Archives For Same-Sex Marriage

The Briefing

15 attorneys general oppose transgender military ban
Fifteen state attorneys general, including Illinois Attorney General Lisa Madigan, filed a brief Oct. 16 in U.S. District Court for the District of Columbia arguing that banning transgender individuals from the military is unconstitutional and against the interest of national defense and that it harms the transgender community.

Air Force punishes colonel over marriage views
U.S. Air Force officials have suspended a decorated officer and revoked his recommendation for promotion to brigadier general because he would not sign an unofficial document affirming a retiring subordinate’s same-sex marriage.

Study: Congress should end IRS oversight of sermons
In the 1950s, Congress banned charitable nonprofits–including churches — from endorsing candidates or otherwise intervening in elections. Any nonprofit that violated the ban could run afoul of the IRS. Churches risked losing their tax-exempt status if the preacher endorsed a candidate in a sermon. It’s time for that to change, most Protestant pastors say in a new survey from LifeWay Research.

Col. baker asked to make ‘Birthday Cake’ for Satan
Lawyers for “cake artist” Jack Phillips say someone e-mailed a request for him to design and bake a cake celebrating the birthday of Satan. Phillips, a Christian who owns Masterpiece Cakeshop in Lakewood, Colorado, is headed to the Supreme Court in December after declining to make a cake celebrating a same-sex wedding.

Bill Hybels names male, female co-pastor team as his successor
Bill Hybels, the founder and Senior Pastor of Willow Creek Community Church, announced the names of two leaders who will take on new roles to replace the role of senior pastor as he transitions out of the church leadership next year. Heather Larson, currently executive pastor, will step into the role of Lead Pastor over all Willow Creek locations, and Pastor Steve Carter, currently teaching pastor, will become Lead Teaching Pastor.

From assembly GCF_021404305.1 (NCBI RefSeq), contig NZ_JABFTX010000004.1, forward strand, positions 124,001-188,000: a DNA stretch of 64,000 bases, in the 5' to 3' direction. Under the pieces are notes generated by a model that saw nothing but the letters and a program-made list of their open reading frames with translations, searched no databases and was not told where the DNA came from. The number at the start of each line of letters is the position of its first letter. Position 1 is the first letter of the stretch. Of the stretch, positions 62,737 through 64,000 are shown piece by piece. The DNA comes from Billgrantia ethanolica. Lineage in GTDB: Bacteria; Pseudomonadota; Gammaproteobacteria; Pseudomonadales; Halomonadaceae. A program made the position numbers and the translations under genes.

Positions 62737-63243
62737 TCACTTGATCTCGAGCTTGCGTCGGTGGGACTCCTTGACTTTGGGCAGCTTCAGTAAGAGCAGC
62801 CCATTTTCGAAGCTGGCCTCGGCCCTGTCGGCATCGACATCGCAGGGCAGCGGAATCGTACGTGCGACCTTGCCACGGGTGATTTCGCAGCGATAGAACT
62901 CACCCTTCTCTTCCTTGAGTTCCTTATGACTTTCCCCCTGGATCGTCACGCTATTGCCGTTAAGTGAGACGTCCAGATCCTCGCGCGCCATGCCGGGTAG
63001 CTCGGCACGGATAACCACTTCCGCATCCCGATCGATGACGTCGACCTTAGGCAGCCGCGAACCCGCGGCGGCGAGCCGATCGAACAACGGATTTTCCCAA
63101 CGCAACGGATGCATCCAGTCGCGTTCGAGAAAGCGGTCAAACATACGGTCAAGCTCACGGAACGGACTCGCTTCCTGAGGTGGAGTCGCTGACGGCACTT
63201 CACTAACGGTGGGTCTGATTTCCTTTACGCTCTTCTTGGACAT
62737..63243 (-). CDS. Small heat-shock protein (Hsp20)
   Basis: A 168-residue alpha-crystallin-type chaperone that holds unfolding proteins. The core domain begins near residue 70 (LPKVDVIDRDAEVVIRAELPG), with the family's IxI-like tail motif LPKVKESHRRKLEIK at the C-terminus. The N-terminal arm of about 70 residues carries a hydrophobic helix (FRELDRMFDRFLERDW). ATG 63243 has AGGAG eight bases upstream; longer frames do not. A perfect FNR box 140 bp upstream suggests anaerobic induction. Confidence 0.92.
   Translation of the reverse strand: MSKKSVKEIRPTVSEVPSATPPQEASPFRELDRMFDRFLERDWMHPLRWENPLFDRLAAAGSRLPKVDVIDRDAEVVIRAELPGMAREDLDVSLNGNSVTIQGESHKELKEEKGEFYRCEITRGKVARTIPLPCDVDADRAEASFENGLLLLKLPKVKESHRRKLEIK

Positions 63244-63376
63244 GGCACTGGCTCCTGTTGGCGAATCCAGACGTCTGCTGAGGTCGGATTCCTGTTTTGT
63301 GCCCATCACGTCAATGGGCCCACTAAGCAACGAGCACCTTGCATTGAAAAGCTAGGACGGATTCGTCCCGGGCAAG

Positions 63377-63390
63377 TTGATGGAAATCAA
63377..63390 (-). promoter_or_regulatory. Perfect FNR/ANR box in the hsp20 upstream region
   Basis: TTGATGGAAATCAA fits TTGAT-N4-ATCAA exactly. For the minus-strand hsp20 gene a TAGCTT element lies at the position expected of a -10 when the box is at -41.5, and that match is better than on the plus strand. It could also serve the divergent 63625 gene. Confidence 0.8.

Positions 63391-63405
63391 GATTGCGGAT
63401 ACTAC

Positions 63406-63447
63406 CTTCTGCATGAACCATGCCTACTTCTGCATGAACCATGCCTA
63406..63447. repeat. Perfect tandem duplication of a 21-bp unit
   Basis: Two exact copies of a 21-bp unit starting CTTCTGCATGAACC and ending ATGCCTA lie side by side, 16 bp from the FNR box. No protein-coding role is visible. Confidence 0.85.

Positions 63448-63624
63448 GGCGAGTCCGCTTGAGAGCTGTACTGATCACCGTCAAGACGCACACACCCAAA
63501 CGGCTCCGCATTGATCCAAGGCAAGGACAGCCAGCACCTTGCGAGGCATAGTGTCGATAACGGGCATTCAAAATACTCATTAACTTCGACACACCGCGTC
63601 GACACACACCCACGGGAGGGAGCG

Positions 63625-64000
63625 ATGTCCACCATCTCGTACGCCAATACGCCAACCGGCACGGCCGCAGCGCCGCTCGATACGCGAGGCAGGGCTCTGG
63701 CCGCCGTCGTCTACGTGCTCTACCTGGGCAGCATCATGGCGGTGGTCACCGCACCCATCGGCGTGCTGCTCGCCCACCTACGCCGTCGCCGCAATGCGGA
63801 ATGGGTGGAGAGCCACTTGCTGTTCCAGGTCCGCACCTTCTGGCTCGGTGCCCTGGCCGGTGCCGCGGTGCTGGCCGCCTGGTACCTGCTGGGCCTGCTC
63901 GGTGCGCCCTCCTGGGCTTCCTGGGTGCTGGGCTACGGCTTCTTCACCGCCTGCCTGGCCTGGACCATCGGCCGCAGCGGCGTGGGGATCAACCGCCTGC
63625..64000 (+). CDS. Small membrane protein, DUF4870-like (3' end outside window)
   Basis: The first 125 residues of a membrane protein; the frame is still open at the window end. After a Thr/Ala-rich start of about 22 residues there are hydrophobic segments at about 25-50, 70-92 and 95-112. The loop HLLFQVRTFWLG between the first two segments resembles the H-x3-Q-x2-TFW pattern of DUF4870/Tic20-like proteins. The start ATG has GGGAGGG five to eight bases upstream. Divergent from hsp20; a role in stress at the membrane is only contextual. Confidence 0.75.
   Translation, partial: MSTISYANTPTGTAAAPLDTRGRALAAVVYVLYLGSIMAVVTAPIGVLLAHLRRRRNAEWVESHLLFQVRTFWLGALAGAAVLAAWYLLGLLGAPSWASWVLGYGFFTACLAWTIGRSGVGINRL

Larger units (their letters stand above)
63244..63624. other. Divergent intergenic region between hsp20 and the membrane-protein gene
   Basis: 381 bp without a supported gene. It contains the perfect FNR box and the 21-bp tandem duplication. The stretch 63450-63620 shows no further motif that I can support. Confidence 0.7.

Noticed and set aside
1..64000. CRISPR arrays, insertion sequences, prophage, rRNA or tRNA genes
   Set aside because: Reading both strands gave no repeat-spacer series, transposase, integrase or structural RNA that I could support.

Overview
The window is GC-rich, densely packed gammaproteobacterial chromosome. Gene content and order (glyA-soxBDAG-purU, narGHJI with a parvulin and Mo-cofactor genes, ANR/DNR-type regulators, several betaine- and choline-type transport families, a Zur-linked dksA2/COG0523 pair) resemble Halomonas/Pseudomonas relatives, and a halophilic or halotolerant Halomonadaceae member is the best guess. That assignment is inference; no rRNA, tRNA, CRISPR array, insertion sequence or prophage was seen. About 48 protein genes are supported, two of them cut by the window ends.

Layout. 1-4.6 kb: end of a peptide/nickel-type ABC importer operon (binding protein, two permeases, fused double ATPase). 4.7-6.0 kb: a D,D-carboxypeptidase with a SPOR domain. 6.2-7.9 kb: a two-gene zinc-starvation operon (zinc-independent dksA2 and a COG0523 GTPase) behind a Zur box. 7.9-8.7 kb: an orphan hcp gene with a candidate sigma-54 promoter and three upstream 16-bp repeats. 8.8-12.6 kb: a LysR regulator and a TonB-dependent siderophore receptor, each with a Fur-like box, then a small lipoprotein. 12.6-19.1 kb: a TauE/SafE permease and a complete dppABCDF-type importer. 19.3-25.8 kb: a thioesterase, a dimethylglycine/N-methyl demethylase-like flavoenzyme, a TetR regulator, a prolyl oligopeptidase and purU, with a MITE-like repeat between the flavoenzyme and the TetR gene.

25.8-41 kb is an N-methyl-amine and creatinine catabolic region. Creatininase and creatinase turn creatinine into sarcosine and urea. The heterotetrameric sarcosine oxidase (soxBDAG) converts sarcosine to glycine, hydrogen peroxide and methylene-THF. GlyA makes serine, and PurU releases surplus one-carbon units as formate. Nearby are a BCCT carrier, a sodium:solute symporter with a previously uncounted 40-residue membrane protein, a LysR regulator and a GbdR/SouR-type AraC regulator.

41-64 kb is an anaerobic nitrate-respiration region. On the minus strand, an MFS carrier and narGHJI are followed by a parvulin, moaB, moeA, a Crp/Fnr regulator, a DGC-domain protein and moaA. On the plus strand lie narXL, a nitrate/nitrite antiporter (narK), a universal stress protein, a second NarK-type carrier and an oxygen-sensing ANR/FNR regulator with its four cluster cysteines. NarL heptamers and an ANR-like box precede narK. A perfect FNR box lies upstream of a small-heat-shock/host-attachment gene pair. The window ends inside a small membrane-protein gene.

Sources: Chicago Tribune, Baptist Press (2), Daily Signal, Christian Post

The Briefing

Iceland Down syndrome abortions called ‘a tragedy’
Southern Baptists involved with special needs ministry are lamenting a report that virtually 100% of babies diagnosed with Down syndrome in Iceland are aborted. According to CBS News, Iceland “has on average just one or two children born with Down syndrome per year” out of a population of 330,000. The reason for the lack of Down syndrome births is that genetic testing leads nearly all mothers whose children are expected to have Down syndrome to opt for abortion.

Illinois town shuts down VFW raffle over gambling
A drawing for a VFW raffle with a prize topping $1 million was called off hours before a winner was due to be picked, with organizers citing a legal snag. The VFW hall in the small town of Morris, Ill., said they “did not get shut down” and will resume ticket sales and the drawing “as soon as possible.”

Banned from Farmer’s Market for stance on marriage
The Tennes family joins a growing list of florists, photographers, filmmakers, and cake bakers who have lost a portion of their livelihood for upholding a Biblical definition of marriage. Last May, Alliance Defending Freedom filed a federal lawsuit on behalf of the Tenneses, stating their religious views have no bearing on their involvement in the East Lansing Farmer’s Market and the city violated their constitutional rights.

New president on bringing back Baylor
Linda Livingstone, the newly minted president of Baylor University, inherited more than just the world’s largest Baptist university and its 16,000-plus students when she took the helm in June. A few weeks earlier, a former Baylor volleyball player filed what was then the latest in a long string of Title IX lawsuits against the university alleging she was gang-raped by members of the football team. A previous lawsuit alleged that 31 football players for the Waco, Texas, university were involved in as many as 52 acts of sexual assault against fellow students.